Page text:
CAPTAIN SAMUEL JORDAN
by Joseph Luther
Captain Samuel Jordan was from Dorsetshire in England, the son of Thomas Jordan. He was a member of the Virginia Company. In June of 1609, he set sail from Plymouth Harbor, bound for Virginia. He was a passenger on the Sea Venture, one of the nine ships which, in all, contained some 500 settlers, known as the "Third Supply" (Virkus, 1942; Carrington, 1924). According to tradition, his voyage to the New World became the basis for Shakespeare's play The Tempest.
The fleet was "caught in the tail of a hurricane" in the Atlantic. Of the original nine ships, one was sunk, and the flagship - the Sea Venture - bearing Samuel Jordan, was wrecked off the coast of Bermuda, thus forming the basis of The Tempest. For three days and nights the crew of the Sea Venture worked to keep the ship from foundering on the rocks. Wedged on the craggy shore, the Sea Venture was secured long enough for the crew and passengers to escape and most of the cargo was salvaged.
The Sea Venture, the flagship of the Third Supply, carried Sir Thomas Gates, Governor of the Virginia colony. On board was one John Rolfe. Also on board was Sir George Somers, commander of the London Company's naval operations. Vice-Admiral Christopher Newport commanded the ship on which Samuel Jordan found himself wrecked.
Also among the passengers was one Silvester Jourdain, also of Dorsetshire, and therefore likely a relation of Samuel Jordan. It is probable that the first authentic news of the Sea Venture disaster to reach England was through Jourdain's pamphlet on the discovery of the "Barmudas" published in London in the Fall of 1610. Silvester Jourdain was the son of William Jourdain of Lyme Regis, Dorsetshire (Southall).
The company of the ship-wrecked community from the Sea Venture built a new ship from the salvaged remains, a pinnace named the Deliverance. They sailed to Virginia and arrived there in May of 1610. They found a desperate community (Hatch, 1957).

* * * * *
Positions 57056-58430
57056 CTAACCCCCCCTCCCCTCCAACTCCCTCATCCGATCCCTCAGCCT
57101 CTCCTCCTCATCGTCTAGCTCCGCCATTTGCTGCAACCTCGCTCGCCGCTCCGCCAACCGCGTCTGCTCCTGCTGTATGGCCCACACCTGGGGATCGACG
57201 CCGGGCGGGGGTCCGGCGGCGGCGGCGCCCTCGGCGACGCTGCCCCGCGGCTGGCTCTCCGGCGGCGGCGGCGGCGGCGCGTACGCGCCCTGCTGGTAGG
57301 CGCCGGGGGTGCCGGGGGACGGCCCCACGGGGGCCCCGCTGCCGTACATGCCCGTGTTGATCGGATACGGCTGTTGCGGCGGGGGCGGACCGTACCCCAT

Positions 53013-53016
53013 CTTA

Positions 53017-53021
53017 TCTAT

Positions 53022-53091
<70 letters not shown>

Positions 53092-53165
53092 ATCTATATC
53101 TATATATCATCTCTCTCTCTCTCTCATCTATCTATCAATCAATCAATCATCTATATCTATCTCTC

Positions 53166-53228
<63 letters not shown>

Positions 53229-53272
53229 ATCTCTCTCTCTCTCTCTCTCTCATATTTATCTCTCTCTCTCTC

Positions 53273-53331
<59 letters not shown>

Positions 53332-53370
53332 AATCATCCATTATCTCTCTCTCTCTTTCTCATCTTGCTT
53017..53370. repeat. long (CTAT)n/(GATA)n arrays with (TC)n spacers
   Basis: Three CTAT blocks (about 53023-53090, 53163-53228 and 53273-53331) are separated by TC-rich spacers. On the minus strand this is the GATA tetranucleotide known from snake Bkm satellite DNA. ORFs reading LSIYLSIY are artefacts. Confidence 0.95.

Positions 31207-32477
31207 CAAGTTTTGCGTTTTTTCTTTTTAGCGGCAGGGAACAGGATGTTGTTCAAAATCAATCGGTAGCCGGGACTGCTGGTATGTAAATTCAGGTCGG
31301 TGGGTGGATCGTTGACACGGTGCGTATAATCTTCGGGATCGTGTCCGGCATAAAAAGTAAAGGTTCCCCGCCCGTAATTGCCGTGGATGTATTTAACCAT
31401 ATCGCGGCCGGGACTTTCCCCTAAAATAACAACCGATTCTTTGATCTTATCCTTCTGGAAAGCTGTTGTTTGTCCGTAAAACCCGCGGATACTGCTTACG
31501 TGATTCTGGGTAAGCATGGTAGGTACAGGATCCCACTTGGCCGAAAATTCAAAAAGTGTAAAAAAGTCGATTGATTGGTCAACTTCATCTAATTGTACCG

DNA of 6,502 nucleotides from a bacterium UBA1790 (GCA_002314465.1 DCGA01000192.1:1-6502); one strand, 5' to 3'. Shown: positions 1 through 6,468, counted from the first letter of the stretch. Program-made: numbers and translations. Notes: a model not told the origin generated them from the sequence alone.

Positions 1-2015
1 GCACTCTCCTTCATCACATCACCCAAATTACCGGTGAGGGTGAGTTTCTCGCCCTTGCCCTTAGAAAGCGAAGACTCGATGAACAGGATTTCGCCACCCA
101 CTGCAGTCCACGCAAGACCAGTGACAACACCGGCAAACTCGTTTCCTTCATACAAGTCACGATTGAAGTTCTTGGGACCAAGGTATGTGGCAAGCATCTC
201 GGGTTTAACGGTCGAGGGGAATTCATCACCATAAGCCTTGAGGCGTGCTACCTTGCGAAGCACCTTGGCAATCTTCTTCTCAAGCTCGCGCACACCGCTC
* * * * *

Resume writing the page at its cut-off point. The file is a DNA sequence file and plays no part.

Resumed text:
Those seven ships of the Third Supply, which had not been lost in the hurricane off Bermuda, had reached Virginia in August of 1609. For the survivors, the next year was known as the "starving time." The colony was reduced by disease and starvation from 300 to "a haggard remanent of 60 all told - men, women and children scarcely able to totter about the ruined village."
At the height of their despair, the pinnace Deliverance sailed up the James River in May of 1610. Meeting with the colony members, the decision was made to abandon the Virginia colony in the early summer of 1610. Just as the colonists were preparing to leave Virginia, Lord Delaware's three ships arrived bringing supplies, hope, and courage. The colony remained in Virginia. (Hatch, 1957)
Samuel Jordan is called "an ancient planter" of Virginia due to his early arrival in May of 1610. He established himself in Charles City County on the plantation known as Jordan's Journey. His home was called "Beggar's Bush," named for a play by Fletcher (Kornwolf, 1976). He was, at this time, more than 30 years of age. He does not appear again in the records of Virginia until 1619 when he was a representative to the first legislative session in Jamestown. Samuel Jordan and Samuel Sharpe, both survivors of "the tempest," sat side by side as the two representatives of Charles City (Carrington, 1924).
Another Jordan genealogy, The Family History of Charles Wesley Jordan of Georgia (Russey, 1971), notes that Samuel Jordan had four children in England by his first marriage. These children were Anne Marie who married Laurence Hulet; Robert who was killed by Indians in Virginia on 22 March 1672; Thomas, discussed later; and, Samuel, Jr.
In 1620, Samuel Jordan married Cecily Reynolds Bailey. She was a young woman of some international reputation. Much has been written about her various marriages and affairs. Arriving in Virginia in 1610 aboard the Swan, she was only ten years of age. Soon, she married William Bailey. Samuel Jordan later acquired a land grant near Bailey's Point, which had been owned by Cecily's husband. The daughter of William and Cecily Bailey was Temperance Bailey, born in 1617, who was named for Temperance Flowerdew, the future wife of General Yardley. (Nugent, 1934)